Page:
I am not sure why this practice seems to work. (It could just be a function of where I am putting my attention, after all.)
However, when I’ve encountered situations that go wonky, I’ve been able to take stances and make moves that help resolve things in a satisfying way using DeLorey’s advice. The lessons I’ve learned along the way have been eye-opening and the take-aways I’ve gotten from the situations are often surprising and sometimes counter-intuitive.
I do recommend giving DeLorey’s LIFE CYCLES a space on your reference shelf. Perhaps it will work well for you as well….
Doing the work of making a manifesto, then trying to figure out where you might explore next and how, then working your way through your year following the things you’ve thought on seems like a lot of complications for an already complex life, I know. For some reason, though, I’ve found that making the time and doing it upfront in this way seems to help you figure out how to take care of getting the most important things in your life done.
Meaning and mana in a life doesn’t just happen automatically, I find. Maybe nothing that is worthwhile happens automatically….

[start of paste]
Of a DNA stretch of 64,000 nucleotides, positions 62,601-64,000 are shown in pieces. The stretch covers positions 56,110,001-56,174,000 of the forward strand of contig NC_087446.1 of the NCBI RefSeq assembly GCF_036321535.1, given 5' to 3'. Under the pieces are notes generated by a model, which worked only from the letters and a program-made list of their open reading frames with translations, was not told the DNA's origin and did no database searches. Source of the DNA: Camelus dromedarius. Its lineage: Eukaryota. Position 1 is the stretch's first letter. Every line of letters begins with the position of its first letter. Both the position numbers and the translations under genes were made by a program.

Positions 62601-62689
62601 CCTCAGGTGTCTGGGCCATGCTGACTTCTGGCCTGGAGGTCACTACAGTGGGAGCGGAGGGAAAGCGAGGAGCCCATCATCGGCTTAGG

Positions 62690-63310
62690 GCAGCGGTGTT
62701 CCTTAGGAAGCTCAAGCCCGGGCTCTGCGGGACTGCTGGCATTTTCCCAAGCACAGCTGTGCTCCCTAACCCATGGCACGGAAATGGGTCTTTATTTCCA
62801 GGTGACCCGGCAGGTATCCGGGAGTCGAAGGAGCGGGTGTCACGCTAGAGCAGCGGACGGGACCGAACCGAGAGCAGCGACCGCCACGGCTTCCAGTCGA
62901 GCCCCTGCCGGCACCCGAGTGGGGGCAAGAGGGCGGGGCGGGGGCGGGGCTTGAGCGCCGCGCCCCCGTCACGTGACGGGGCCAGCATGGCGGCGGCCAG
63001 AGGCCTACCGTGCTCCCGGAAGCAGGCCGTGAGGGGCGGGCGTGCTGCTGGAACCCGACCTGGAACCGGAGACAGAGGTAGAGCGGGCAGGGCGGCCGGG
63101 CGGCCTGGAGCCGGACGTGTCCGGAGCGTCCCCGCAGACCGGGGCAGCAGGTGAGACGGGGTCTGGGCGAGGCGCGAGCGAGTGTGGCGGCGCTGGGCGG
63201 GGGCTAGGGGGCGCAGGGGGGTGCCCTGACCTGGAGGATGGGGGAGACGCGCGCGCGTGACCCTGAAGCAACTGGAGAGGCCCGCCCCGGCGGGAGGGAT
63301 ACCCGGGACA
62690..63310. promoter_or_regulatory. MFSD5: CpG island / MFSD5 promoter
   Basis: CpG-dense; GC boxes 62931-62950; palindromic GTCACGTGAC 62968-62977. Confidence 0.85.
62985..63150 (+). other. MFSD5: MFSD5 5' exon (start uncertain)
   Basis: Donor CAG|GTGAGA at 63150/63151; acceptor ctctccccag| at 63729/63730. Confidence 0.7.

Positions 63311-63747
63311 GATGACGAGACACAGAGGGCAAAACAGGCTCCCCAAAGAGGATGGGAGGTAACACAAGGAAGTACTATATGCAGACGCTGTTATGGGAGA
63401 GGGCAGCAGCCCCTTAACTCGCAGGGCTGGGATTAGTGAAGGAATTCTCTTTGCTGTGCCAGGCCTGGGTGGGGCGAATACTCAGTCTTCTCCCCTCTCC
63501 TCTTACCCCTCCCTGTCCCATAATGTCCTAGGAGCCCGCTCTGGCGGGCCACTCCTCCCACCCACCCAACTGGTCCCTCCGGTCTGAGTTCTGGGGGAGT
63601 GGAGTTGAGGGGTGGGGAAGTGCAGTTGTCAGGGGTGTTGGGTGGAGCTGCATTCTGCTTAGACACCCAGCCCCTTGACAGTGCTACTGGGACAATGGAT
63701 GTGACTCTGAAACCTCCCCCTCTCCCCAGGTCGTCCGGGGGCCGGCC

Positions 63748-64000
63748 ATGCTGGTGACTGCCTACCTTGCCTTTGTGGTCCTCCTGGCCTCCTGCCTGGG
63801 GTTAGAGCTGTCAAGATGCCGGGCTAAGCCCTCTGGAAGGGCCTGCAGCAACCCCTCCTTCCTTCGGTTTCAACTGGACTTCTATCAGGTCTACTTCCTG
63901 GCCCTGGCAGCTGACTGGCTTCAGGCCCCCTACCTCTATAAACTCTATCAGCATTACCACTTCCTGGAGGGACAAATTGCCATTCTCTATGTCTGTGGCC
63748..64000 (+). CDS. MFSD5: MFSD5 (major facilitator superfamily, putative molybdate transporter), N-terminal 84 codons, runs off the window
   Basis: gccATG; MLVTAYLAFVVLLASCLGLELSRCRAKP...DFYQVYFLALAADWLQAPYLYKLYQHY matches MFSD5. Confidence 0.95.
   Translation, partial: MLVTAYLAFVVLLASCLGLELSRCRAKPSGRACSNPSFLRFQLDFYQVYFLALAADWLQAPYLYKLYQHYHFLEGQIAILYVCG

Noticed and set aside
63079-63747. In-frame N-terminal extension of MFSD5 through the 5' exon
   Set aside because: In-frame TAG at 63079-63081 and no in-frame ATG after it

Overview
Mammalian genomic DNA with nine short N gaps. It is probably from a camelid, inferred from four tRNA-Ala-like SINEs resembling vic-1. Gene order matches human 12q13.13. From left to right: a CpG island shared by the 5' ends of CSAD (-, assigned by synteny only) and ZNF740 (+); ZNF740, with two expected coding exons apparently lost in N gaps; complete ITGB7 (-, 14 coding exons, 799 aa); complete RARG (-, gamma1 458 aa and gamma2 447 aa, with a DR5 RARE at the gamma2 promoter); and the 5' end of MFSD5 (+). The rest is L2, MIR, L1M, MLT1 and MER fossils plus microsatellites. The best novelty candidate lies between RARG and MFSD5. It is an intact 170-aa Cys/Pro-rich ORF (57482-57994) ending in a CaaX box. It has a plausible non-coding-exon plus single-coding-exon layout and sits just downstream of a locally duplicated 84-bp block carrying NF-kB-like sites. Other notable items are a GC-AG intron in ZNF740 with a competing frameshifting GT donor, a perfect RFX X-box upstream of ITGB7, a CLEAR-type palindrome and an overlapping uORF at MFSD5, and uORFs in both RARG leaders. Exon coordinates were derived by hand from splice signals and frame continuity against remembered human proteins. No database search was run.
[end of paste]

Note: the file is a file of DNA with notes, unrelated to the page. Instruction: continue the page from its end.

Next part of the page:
In any case, it sure does work better than making dumb resolutions that you know you are never going to keep.
Here’s a poem:
It seems to me that this whole year
I’ve been looking at who I am and where.
I like me.
I like where I am.
For one whose imperative seems to be
About growing, about transformation,
This is a conundrum:
What do I keep?
What do I let go?
How do I change?
Or do I have any say, really?
I know the direction I am wanting to go…
Towards peace and joy and love.
I am learning again what doesn’t get me there.
But, it seems a small goal, a very little one.
Still, if I can get there
Maybe I can point the way
For others who are trying to get there as well.
Maybe that is all that I can do.
by Netta Kanoho
Picture credit: Tall Ships by JFB119 via Flickr [CC BY-ND 2.0]
SOME OTHER POSTS TO EXPLORE
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10 thoughts on “FACING FUTURE”
I really love your posts. You really know how to motivate people no matter what time of the year and no matter what the topic is. It’s really great to get an end of the year boost form your inspirational posts! Please keep it up in 2017, I feel that many many people on the internet really get a boost from posts like this.